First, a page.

The authors made an important cautionary note about all of the studies finding a “correlation between depression and cancer incidence and progression.” They found that the literature was dominated by studies “with small, heterogeneous samples and inadequately assessed and controlled clinical variables,” making meta-analyses inappropriate. Echoing other researchers, they cautioned against combining flawed studies, especially with small sample sizes, into a meta-analysis, which would cause the poorer, small studies to be considered in the same context as larger, better controlled studies. We can never simply tally the number of studies supporting a particular belief — quality is what counts when coming to the soundest conclusions.

And, null findings like this one hold special value in helping to prevent us from heading astray, just as it helps keep researchers from pursuing unproductive directions. The journal Cancer Epidemiology Biomarkers & Prevention even has a section of Null Result studies.

One such study earlier this year offered another valuable message that could reassure countless women with ovarian cancer, and their families, about another belief often used to worry them about poorer prognosis or blame them. Yet, sadly, it received no media attention at all.

Obesity and cancer survival

Oncologists evaluated 409 women diagnosed with ovarian cancer at Roswell Park Cancer Institute in Buffalo, New York, between 1982 and 1998 and followed them for 9 to 23 years. The strengths of this study were its large sample size and long follow-up period. As part of their clinical assessment at enrollment, the women’s heights, current weights and usual weights prior to diagnosis were recorded. The researchers examined if fatness affected the women’s prognosis in these hormonally-mediated cancers. While it’s popular to believe that obesity reduces chances for survival, that’s not what they found.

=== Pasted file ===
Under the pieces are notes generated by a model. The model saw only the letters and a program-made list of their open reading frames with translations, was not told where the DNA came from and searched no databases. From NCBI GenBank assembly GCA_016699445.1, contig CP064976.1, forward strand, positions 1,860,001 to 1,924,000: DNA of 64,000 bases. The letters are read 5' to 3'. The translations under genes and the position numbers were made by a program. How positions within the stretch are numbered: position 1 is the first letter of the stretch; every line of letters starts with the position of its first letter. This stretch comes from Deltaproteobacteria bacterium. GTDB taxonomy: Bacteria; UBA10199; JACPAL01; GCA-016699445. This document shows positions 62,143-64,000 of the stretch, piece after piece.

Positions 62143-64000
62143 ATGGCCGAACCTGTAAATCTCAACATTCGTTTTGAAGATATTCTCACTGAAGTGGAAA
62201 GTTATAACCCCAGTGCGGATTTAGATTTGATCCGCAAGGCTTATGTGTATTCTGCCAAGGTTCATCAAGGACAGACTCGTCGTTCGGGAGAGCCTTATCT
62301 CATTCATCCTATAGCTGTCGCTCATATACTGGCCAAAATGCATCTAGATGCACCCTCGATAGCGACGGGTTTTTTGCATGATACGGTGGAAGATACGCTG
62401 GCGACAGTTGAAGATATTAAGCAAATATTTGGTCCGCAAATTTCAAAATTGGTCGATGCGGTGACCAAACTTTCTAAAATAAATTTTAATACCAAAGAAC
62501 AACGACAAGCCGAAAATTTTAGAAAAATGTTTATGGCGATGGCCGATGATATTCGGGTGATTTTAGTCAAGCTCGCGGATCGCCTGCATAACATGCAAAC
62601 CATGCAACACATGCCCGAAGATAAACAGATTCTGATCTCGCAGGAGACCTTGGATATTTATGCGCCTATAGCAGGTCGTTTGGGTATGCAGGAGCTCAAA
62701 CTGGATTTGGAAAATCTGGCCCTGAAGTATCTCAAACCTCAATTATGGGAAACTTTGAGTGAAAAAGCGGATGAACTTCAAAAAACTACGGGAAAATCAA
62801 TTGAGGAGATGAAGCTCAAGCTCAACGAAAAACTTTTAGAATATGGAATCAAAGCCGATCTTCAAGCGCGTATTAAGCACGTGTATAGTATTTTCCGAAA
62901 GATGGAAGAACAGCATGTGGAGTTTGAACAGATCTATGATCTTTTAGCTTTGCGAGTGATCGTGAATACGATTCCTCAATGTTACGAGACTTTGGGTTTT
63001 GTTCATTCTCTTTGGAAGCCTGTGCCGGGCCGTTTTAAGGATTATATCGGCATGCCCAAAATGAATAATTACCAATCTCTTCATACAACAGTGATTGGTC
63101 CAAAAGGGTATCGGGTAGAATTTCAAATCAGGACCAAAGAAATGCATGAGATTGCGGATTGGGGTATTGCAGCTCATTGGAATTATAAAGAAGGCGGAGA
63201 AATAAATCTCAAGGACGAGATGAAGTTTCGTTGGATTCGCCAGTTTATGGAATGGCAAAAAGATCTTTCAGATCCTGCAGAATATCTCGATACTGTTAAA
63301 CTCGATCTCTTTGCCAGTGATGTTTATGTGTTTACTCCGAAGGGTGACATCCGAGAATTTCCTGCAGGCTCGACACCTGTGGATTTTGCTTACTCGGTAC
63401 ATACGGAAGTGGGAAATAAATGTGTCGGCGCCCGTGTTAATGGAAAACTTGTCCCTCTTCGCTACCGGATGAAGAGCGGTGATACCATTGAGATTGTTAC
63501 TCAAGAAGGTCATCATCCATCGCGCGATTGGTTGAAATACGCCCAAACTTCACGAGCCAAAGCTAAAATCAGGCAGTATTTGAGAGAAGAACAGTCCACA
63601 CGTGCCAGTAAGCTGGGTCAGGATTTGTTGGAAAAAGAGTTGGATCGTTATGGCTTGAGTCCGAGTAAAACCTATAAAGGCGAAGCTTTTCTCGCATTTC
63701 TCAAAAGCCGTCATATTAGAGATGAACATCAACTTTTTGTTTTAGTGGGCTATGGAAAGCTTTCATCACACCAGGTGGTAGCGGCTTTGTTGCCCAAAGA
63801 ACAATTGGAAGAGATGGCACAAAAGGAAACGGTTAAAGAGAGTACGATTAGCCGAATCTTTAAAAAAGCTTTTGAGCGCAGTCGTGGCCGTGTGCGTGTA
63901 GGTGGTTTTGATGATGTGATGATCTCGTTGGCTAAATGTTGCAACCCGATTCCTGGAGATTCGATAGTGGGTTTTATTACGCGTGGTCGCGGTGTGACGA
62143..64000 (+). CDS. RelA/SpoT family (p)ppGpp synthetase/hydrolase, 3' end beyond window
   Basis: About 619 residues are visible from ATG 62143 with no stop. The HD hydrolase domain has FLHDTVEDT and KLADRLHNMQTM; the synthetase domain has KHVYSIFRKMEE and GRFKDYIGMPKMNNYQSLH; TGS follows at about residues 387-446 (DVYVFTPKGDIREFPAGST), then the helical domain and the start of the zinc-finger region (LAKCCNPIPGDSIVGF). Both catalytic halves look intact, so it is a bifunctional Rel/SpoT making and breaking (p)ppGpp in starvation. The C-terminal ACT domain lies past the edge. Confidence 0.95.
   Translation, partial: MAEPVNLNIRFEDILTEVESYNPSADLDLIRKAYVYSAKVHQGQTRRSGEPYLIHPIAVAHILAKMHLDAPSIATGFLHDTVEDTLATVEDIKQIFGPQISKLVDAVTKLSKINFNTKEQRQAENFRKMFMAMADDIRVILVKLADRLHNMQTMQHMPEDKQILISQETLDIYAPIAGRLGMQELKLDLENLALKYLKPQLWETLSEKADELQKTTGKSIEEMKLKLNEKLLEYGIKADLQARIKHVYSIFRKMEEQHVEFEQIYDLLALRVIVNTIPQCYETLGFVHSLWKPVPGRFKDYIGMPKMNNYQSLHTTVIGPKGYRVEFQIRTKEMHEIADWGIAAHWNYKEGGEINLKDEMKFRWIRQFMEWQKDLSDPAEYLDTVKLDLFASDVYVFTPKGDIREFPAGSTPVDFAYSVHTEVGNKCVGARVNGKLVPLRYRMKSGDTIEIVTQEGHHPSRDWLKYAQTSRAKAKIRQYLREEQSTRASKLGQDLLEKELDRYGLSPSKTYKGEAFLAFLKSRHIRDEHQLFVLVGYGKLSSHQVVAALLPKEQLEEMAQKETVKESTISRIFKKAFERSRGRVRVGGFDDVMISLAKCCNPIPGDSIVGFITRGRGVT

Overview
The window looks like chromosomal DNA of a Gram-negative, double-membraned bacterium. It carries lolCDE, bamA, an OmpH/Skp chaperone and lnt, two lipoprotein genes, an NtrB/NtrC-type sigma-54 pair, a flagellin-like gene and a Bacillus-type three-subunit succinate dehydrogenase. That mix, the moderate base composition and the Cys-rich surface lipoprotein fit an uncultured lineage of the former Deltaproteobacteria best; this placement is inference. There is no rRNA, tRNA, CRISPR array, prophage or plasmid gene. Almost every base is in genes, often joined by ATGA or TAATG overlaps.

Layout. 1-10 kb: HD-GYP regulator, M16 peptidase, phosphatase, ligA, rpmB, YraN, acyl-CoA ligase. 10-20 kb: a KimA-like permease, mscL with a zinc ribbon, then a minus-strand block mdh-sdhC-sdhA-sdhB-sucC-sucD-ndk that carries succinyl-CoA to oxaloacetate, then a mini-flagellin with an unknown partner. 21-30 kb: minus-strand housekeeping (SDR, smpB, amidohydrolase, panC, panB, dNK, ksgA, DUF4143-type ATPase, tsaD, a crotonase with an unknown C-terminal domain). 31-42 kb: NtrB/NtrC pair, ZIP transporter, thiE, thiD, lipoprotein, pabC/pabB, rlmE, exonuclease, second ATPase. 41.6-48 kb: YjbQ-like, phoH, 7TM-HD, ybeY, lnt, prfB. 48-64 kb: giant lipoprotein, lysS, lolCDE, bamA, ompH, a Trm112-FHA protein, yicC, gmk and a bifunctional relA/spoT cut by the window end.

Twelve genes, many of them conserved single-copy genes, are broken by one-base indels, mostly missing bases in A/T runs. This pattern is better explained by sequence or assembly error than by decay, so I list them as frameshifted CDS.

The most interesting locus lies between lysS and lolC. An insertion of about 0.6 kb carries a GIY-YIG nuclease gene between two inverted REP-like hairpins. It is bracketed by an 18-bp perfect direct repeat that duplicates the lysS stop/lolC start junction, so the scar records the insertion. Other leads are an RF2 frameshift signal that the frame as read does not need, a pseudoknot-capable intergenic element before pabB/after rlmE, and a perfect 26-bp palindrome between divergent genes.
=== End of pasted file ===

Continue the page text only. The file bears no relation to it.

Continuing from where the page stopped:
Ovarian cancer survival was not associated with ‘overweight’ or ‘obese’ at all. Being fat did not reduce the women’s prognosis. Nor did the researchers find tenable associations between survival and medical conditions associated with obesity. The most important factors were the grade and stage of the cancer, followed by advanced age at diagnosis.

The researchers overviewed the studies published to date that have examined BMI as a potential prognostic factor for women with ovarian cancer. The first, conducted by oncology researchers at Duke University Medical Center in Durham, NC, and the Centers for Disease Control and Prevention, found no association between overweight or obesity and survival among more than 250 women in the Cancer and Steroid Hormone Study. One observational study, suggesting a link between obesity and prognosis, suffered from flaws, such as being a small cohort of Chinese women, most of whom had low BMIs, with very few women even overweight to make a meaningful conclusion. The last two reporting associations with cancer recurrence or deaths were also flawed, finding, for example, untenable hazard ratios. Reminding readers that associations found in these observational studies do not mean causation, the researchers said that rather than looking at obesity itself, authors have suggested that obesity’s potential ability to affect cancer prognoses is through other mechanisms, such as poorer diagnostics or suboptimal chemotherapy dosages given fatter women.

Knowing that things like cancer, diseases of aging and death often just happen, and that religiously following some ideal diet or lifestyle can’t change that, might be a scary thought to some, but it’s also empowering knowledge. It can free us from the oppression of guilt and blame, help prevent us from becoming obsessed with following unsound beliefs that take advantage of our fears, and leave us more able to enjoy life to the fullest. Not live it in fear and guilt.